To achieve this objective, here are a few suggestions for the consideration of FM and SEBI to start working on the changes required to be put into operation while introducing the Rajiv Gandhi Equity Saving Scheme.

  1. Opening of a demat account should be made as simple as possible by merely asking for the pass book or statement of your bank account and the PAN card. Today opening of a bank account involves complying with all the KYC formalities and hence demat accounts should be opened only with a bank pass book and the PAN card. In our country, there are more than 500 million deposit accounts with banks and hence everybody who comes to open the demat account must necessarily have a bank account—this is the easiest way to identify the individual. After the demat account is opened, the depository participant (DP) can make a reference to the bank and get a confirmation of the genuineness of the account, if necessary. 
  2. There is no uniformity in levying charges for opening of demat accounts and DPs levy account opening charges varying from zero to Rs200 depending on their fancy without any basis. It is ironical to levy a charge for opening an account, as it is an offer to give business for which the customer should not be penalized. As in banks, there should not be any charge for opening a demat account and SEBI should lay down this basic rule in the interest of small investors.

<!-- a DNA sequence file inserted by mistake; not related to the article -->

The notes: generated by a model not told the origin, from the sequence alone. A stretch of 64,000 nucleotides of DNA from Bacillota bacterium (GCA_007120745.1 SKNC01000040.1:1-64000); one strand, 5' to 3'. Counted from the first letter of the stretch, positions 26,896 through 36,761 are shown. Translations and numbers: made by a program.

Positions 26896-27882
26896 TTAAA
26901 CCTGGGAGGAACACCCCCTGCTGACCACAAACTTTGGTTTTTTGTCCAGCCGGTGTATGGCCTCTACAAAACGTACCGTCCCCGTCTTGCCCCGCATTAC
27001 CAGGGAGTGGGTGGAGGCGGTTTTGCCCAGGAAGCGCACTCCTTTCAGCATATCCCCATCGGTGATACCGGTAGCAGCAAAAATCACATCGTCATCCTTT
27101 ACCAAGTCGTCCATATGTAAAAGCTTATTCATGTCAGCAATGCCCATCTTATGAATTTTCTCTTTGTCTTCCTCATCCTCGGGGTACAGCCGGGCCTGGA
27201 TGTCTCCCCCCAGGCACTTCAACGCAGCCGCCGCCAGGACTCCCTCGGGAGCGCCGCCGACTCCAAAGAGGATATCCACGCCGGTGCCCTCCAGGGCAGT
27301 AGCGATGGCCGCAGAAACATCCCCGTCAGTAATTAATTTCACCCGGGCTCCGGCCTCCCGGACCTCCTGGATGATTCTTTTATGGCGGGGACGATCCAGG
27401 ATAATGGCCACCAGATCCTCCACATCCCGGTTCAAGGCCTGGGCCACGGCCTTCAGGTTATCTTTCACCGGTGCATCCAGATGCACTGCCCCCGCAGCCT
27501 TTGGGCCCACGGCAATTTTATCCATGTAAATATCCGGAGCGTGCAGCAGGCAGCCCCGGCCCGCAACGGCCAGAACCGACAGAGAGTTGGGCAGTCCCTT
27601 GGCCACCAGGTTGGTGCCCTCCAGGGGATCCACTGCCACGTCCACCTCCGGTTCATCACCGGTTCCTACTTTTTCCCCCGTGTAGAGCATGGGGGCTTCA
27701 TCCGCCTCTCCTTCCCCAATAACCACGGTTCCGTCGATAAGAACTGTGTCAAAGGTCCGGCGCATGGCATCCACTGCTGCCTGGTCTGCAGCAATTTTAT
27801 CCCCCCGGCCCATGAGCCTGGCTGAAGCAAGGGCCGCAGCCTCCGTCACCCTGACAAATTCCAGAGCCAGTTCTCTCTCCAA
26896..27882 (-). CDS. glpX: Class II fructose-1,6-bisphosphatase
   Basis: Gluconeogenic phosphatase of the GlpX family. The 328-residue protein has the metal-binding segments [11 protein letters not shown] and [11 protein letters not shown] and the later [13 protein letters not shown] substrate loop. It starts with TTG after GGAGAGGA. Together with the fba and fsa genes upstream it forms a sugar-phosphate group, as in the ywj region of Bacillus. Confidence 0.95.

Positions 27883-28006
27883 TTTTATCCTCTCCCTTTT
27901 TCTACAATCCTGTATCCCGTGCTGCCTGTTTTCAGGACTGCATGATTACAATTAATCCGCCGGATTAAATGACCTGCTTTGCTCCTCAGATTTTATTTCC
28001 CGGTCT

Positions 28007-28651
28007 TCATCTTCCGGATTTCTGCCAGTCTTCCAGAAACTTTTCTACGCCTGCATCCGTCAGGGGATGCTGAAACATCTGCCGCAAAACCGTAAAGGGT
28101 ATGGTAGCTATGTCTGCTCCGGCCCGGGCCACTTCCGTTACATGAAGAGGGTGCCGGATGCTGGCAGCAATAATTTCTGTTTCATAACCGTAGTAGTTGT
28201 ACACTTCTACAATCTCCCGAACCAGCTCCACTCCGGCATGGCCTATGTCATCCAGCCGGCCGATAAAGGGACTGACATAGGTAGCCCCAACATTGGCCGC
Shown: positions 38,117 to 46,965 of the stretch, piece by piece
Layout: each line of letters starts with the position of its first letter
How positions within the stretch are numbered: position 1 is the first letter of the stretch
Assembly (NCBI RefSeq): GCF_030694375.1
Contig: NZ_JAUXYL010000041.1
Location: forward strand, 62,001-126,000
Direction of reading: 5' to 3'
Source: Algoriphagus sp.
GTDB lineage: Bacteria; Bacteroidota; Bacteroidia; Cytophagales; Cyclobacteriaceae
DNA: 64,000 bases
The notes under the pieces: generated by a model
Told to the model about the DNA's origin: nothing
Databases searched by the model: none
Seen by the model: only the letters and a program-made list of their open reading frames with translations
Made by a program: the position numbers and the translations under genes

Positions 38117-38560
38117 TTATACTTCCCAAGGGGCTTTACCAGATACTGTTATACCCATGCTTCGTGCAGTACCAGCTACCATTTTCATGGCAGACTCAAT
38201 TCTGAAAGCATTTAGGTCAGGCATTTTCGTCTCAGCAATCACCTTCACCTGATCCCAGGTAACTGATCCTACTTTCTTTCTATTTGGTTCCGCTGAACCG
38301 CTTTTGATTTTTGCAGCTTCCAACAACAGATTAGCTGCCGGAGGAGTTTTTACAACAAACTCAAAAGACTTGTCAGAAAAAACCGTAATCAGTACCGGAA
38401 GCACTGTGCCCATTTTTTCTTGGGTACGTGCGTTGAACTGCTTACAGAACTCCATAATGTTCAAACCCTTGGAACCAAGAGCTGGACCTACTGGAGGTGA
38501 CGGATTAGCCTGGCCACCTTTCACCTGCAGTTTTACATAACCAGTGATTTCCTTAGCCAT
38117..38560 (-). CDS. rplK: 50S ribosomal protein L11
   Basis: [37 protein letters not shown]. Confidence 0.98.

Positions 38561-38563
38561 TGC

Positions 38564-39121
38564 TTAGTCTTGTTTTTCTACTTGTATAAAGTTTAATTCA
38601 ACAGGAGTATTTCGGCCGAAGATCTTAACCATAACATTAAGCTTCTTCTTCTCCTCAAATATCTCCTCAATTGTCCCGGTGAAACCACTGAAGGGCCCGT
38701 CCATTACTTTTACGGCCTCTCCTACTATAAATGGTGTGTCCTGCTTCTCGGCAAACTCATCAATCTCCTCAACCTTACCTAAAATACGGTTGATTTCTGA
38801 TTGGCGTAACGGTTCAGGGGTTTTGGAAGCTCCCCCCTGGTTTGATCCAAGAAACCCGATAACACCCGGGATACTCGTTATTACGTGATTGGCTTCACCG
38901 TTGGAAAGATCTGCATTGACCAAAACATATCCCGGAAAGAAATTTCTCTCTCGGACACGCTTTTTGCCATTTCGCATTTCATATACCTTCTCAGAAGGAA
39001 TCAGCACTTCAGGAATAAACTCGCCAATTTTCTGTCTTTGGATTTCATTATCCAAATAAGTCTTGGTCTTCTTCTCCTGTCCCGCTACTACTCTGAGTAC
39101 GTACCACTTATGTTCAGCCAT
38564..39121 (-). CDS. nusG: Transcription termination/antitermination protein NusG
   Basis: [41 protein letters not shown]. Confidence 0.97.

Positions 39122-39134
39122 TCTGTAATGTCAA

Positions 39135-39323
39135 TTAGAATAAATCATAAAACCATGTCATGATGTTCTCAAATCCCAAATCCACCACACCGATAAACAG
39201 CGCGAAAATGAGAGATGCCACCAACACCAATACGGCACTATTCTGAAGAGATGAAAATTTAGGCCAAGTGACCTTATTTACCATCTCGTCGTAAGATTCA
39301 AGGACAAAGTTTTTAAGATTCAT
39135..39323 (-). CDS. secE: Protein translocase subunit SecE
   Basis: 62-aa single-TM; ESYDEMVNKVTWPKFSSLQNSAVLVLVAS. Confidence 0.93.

3. In respect of account maintenance charges, there is again wide variation between brokers and banks and they are really beyond the capacity of small investors. At present, these charges vary from Rs200 to Rs2,000 per year, fixed according to the whims of the DP and SEBI has not laid down any guidelines so far, resulting in DPs charging fancy rates. SEBI should stipulate a cap of maximum Rs100 per year for demat maintenance charges, mainly because, the DPs really do not maintain any account, what they maintain is only a mirror account of what is maintained by the depositories, namely  NSDL or CDSL through a technical link and there is no original work involved. Therefore there is no justification for charging fancy rates. 
  4.  In tandem with the reduction in charges levied by the depositories and DPs, there is a need to bring down the brokerage charged by the brokers for buying and selling of shares through the stock exchange. Introduction of on-line trading should have bought down the charges considerably, but unfortunately, institutional brokers charge much higher than ordinary brokers, resulting in considerable variation in brokerage charged by different brokers. There is a need to rationalize these charges, which have not come down, commensurate with the growing volume and introduction of technology in this field. Today for dealing in the stock market, one has to deal with so many intermediaries, each one demanding his pound of flesh, and it is time SEBI streamlines all these into one single charge covering the entire operation.